Readers of all ages will want to try out some tai chi and yoga too! Have You Seen Elephant? See if you can help the others find him? Day after day Dario and the whale meet at the beach. Twenty Yawns by Jane Smiley and Lauren Castillo Featuring lyrical text and beautiful illustrations, this bedtime tale from Pulitzer Prize winner Jane Smiley and Caldecott Honor recipient Lauren Castillo evokes the splashy fun of the beach and the quietude of a moonlit night, with twenty yawns sprinkled in for children to discover and count.

As her mom reads a bedtime story, Lucy drifts off. But later, she awakens in a dark, still room, and everything looks mysterious. How will she ever get back to sleep? From a sophisticated bow tie to a warm wool hat, this diverse celebration of what we wear from A to Z invites kids to get creative and embrace their own unique style. But after the stock market crashed in , Vivien lost all his savings.

Then he heard about a job opening at the Vanderbilt University medical school under the supervision of Dr. Alfred Blalock. Vivien knew that the all-white school would never admit him as a student, but he hoped working there meant he was getting closer to his dream. As Dr. Blalock s research assistant, Vivien learned surgical techniques.

In , Vivien was asked to help Dr. Helen Taussig find a cure for children with a specific heart defect. After months of experimenting, Vivien developed a procedure that was used for the first successful open-heart surgery on a child. Afterward, Dr. Blalock and Dr. Taussig announced their innovative new surgical technique, the Blalock-Taussig shunt.

Vivien s name did not appear in the report. Overcoming racism and resistance from his colleagues, Vivien ushered in a new era of medicine children s heart surgery. Tiny Stitches is the compelling story of this incredible pioneer in medicine. City Shapes by Diana Murray From shimmering skyscrapers to fluttering kites to twinkling stars high in the sky, everyday scenes become extraordinary as a young girl walks through her neighborhood noticing exciting new shapes at every turn.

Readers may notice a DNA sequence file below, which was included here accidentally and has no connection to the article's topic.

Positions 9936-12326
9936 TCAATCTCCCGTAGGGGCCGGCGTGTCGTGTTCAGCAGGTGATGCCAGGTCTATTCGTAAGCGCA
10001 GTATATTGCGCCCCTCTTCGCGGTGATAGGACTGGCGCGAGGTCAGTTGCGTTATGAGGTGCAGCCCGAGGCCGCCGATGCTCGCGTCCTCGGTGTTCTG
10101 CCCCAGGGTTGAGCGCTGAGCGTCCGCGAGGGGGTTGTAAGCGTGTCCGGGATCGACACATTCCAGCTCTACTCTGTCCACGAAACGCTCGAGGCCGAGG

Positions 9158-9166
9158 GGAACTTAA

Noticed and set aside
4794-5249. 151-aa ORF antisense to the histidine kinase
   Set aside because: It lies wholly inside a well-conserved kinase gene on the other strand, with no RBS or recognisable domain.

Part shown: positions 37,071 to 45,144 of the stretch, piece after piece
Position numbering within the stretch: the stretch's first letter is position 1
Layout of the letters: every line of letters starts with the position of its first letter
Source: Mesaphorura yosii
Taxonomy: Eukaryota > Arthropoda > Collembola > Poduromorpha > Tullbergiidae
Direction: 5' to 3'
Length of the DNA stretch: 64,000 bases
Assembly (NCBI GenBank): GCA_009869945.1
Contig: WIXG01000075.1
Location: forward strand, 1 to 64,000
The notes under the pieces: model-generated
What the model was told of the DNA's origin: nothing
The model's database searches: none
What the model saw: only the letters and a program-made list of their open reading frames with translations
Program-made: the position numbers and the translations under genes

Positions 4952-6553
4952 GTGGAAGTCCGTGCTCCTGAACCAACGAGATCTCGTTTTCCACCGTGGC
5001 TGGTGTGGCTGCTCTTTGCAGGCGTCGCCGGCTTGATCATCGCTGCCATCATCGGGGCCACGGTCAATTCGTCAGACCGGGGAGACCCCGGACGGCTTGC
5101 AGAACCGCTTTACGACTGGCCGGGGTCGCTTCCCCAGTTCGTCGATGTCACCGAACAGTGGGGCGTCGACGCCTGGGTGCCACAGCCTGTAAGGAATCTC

Far more than a simple concept book, City Shapes is an explosion of life. A Unicorn Named Sparkle by Amy Young When Lucy sees an ad in the newspaper for a unicorn, she sends in her twenty-five cents and waits four to six long weeks for her very own unicorn to arrive.

But when Sparkle arrives, his ears are too long, his horn is too short, he smells funny—and oh, he has fleas. While Nick and Verne go to the library, Stevenson hides under the porch. Will Nick ever find a way to share his love of reading with his feline friends? Goodbye Summer, Hello Autumn by Kenard Pak As trees sway in the cool breeze, blue jays head south, and leaves change their colors, everyone knows—autumn is on its way! Join a young girl as she takes a walk through forest and town, greeting all the signs of the coming season. In a series of conversations with every flower and creature and gust of wind, she says good-bye to summer and welcomes autumn.

Read my review here. Girls come in all different colors, shapes, and sizes. Some have long hair, some have short, and others have straight hair or curly. Still, despite the differences, there is something all little brown girls have in common …they have the power to be anything! Maggie will help. Michael knows where each piece of colorful clothing should go. Yellow socks on feet, brown hat on head. But who will end up wearing the blue pants? Featuring rhyming text and colorful original illustrations. Thunder Boy Jr.

Children's Bookwatch

But just when Thunder Boy Jr. In this beautiful testament to wondering, a young girl gazes out to where the water meets the sky and wonders what lies beyond the waves. Boats filled with toys? Skyscrapers filled with people? Houses filled with families? Or, maybe, over the ocean stands someone not so different from the girl herself, returning her gaze.

Against all odds, he became an incredible quarterback. But despite his unbeaten record in high school and university, he would never play professional football in the United States. Joseph wants only one thing: to ride a bike. Joseph and his mother travel to America, where everything is strange and new. One day, he spots a red bike that seems just right for him! It belongs to a girl with a whoosh of curly hair. We March by Shane W. The Airport Book by Lisa Brown In a book that is as intriguing as it is useful and entertaining, we follow a family on its way through the complexities of a modern-day airport.

From checking bags and watching them disappear on the mysterious conveyor belt, to security clearance and a seemingly endless wait at the gate to finally being airborne. But wait! Follow it at the bottom of the page as it makes a journey as memorable as that of the humans above. Follow Henry on his exhausting and all-too-familiar day filled with play. More-igami by Dori Kleber Joey loves things that fold: maps, beds, accordions, you name it. When a visiting mother of a classmate turns a plain piece of paper into a beautiful origami crane, his eyes pop.